I propose to take Questions Nos. 6, 14 and 15 together. The rise in unemployment, while regrettable, must be seen in the light of the unprecedented growth in the economy and in employment in the past number of years. Overall employment growth was driven by significant growth in employment in the construction sector. Such levels of growth could not last indefinitely. The resultant rise in unemployment is now compounded by the downturn in the global economy and a general slowdown in employment in all sectors. Ireland is not alone in finding itself it this position; many countries throughout Europe and around the world are experiencing similar difficulties in their labour markets.
FÁS, as the national training and employment authority, is providing a range of proactive job-related services, supports and programmes, to assist individuals to return to the labour market. Last month's budget contained an additional €9.5 million allocation to FÁS specifically to fund additional initiatives to help those who have been made redundant. FÁS and the Department of Social and Family Affairs are working together so they can respond quickly to the increase in unemployment.
FÁS has, with the local employment services provided by area-based partnerships, geared up its employment services further to provide increased capacity for expected increased referrals from the live register and will be providing a range of certified, short, flexible, modular programmes in construction sector activities which are expected to remain buoyant despite the slowdown in construction, including, for example, in sustainable energy and environmental and related activities. These programmes are designed to activate the unemployed to re-enter the labour market in another job role. A number of programmes are already in place and the frequency and range of these will be expanded over the coming months.
In 2009 FÁS will open evening classes to people who are unemployed without payment of a fee. This intervention is aimed at meeting the needs of those who were recently active in the workforce and who now find themselves unemployed. FÁS and the Department of Social and Family Affairs have agreed that redundant apprentices will be referred immediately to FÁS rather than wait for three months on the live register. FÁS has also established a training fund to enable a speedy response to identified re-training needs for low skilled and redundant craft workers.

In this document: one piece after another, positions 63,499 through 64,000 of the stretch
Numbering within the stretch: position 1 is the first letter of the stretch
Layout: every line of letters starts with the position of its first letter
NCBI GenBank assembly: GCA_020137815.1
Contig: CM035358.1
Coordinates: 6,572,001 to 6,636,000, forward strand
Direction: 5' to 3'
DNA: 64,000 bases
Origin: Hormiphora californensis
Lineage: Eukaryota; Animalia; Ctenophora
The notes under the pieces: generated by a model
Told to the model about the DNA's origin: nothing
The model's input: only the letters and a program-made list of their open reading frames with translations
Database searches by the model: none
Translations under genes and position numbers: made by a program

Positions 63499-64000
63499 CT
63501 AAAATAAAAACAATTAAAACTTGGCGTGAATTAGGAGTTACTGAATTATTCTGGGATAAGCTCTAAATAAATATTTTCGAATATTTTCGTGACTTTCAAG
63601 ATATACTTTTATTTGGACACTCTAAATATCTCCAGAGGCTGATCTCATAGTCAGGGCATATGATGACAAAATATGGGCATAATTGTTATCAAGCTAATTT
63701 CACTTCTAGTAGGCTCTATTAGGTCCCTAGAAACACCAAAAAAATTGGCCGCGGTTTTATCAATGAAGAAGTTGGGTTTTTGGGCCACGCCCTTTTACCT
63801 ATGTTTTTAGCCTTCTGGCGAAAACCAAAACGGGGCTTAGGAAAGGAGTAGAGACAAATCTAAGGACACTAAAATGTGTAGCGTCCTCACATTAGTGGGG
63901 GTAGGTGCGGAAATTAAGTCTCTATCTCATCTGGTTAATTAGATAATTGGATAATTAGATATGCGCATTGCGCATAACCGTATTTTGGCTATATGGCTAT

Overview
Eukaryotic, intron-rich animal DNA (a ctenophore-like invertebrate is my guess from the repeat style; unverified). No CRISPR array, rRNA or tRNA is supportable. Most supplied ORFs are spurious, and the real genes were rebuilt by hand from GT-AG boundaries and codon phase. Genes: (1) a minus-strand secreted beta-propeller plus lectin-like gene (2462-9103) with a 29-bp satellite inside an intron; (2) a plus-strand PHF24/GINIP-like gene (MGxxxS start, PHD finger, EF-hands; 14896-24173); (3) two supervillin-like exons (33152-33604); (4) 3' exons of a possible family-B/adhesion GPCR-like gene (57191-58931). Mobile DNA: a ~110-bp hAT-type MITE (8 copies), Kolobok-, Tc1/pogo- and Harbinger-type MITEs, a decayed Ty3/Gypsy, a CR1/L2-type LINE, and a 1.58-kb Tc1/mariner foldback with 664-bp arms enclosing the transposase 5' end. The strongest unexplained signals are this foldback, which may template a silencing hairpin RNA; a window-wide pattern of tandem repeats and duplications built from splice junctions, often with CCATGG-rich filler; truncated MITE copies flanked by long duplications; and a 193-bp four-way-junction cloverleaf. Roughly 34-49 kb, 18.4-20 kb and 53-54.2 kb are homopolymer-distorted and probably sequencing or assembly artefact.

FÁS has also put in place a series of actions to facilitate redundant apprentices in completing their studies. These include redundant apprentices being allowed to progress to their next off-the-job phase of training without having to do the next on-the-job phase. A register of redundant apprentices has been established to identify these people at the earliest possible point in time and FÁS has prioritised the need to locate an employer to sponsor the completion of the apprentices' off-the-job training.
In addressing the issue of redundancies, FÁS liaises with other relevant stakeholders such as Enterprise Ireland, IDA Ireland, the city and county enterprise boards and the Department of Social and Family Affairs. It also works closely with the agencies to identify and support individuals who wish to start their own business.
The enterprise development agencies of my Department, including IDA Ireland and Enterprise Ireland, are working to ensure we continue to grow the economy and jobs, even in the current more challenging environment. The pipeline of new business for which IDA Ireland is competing is as strong as at any time in recent years. To facilitate this, we need to ensure our competitiveness is sustained into the future.
There is uncertainty around the number of job losses that may occur in the construction sector, with various labour market projections available. The latest FÁS Quarterly Labour Market Commentary, for the third quarter of 2008, estimates that construction employment will fall by 11.2% this year and by a further 19.4% in 2009.
These are challenging times and Ireland, as a small open economy is particularly prone to the effects of a global economic downturn. However, we are continuing to develop the necessary policies and initiatives to tackle rising unemployment.